07 May 2016

Robert Barrat: Hiding in Plain Sight

Errol Flynn and Robert Barrat
In a way, it's amazing that the name Robert Barrat isn't known. You've seen this man a hundred times and not recognized him. Barrat, despite his remarkable height and powerful build, would disappear into his roles, assisted by a talent for accents. He could play a comic character, a simple supporting role, a conspirator. a buffoon, or a very scary villain.
He is probably best known by name for his supporting role in Captain Blood, as Peter's friend and shipmate Wolverstone. He's also memorable as the suicidal Captain Von Ferring in Wonder Bar, as the scheming Major Esterhazy in The Life of Emile Zola, as Chingachgook in the 1936 The Last of the Mohicans, as Dawson, the Buffalo Bill-like Wild West showman in Richard Barthelmess' Massacre, as a deceitful Russian officer in The Charge of the Light Brigade, as Paul Muni's rival in Doctor Socrates. In William Wellman's Heroes for Sale, he portrayed a struggling inventor who achieves success and instantly flips from Communism to Facism -- a personification of the director's skepticism about political true believers.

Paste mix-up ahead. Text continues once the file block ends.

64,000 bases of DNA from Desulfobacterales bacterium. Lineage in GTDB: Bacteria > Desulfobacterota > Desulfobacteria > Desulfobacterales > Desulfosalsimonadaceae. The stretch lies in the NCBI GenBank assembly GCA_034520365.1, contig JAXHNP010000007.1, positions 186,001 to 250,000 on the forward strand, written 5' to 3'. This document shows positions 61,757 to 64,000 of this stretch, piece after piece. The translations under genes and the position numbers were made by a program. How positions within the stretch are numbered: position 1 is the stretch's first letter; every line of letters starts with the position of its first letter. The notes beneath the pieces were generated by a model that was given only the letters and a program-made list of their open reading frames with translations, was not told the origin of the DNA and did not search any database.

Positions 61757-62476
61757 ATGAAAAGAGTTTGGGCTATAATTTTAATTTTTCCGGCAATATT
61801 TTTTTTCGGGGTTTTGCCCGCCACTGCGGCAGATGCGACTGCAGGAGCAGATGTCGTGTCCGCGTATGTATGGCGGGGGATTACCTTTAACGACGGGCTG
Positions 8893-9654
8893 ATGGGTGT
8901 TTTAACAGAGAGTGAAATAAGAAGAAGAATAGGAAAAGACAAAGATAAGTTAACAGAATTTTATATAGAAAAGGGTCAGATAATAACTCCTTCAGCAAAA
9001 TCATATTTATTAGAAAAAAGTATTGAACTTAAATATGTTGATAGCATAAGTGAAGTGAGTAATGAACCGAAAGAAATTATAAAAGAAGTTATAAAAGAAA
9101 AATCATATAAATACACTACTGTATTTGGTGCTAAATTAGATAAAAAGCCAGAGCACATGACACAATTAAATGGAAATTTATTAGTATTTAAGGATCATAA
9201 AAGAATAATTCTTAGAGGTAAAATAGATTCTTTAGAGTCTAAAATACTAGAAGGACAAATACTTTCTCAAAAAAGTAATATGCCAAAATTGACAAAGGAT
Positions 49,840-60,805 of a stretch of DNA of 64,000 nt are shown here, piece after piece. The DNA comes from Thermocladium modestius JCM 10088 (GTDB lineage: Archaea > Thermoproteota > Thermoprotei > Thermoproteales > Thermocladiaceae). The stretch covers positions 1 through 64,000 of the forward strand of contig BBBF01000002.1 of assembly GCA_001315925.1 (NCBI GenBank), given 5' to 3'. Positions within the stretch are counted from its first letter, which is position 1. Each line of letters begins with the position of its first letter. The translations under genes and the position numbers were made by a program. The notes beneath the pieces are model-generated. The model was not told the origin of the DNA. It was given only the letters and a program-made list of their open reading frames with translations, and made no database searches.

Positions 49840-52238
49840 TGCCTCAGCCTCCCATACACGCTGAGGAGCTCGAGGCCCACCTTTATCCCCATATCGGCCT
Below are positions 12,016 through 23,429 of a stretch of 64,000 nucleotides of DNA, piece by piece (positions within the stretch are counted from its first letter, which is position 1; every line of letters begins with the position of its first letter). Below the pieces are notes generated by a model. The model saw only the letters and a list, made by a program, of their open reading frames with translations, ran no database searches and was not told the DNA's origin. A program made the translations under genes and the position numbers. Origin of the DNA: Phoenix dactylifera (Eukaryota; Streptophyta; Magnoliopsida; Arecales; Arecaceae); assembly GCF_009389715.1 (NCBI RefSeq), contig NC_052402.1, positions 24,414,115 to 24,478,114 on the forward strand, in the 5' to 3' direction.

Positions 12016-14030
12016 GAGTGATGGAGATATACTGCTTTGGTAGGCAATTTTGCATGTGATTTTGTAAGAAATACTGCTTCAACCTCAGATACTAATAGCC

In The Life of Emile Zola

In one year, 1938, he was a kindly rancher in Forbidden Valley, a brutal prison guard in Penitentiary, a revolutionary in Marie Antoinette, a Russian spy in Shadows Over Shanghai,  a scheming post Civil War army officer in The Texans, and a murderous pirate in The Buccaneer. He was equally at home in costume drama, westerns, or in a modern urban scene. He could be funny or extremely menacing in any setting. Indeed, anyone fortunate enough to have seen the rarely shown
In Lilly Turner with Ruth Chatterton
Lilly Turner, one of director Wellman's pre-code shockers, starring Ruth Chatterton, is not likely to forget Barrat's terrifying portrayal of psychotic German sideshow strongman.
He would occasionally get favorable mentions in film reviews, and his name was on the posters sometimes --  but he was basically the ultimate supporting  player. Barrat literally made hundreds of films, and when television came along, he appeared on everything from Mister Ed to Alfred Hitchcock.
In his later years
And  I have to believe that was a satisfying life for an actor who wanted to act; fame is undeniably a mixed blessing, if it's a blessing at all. But plenty of work is not.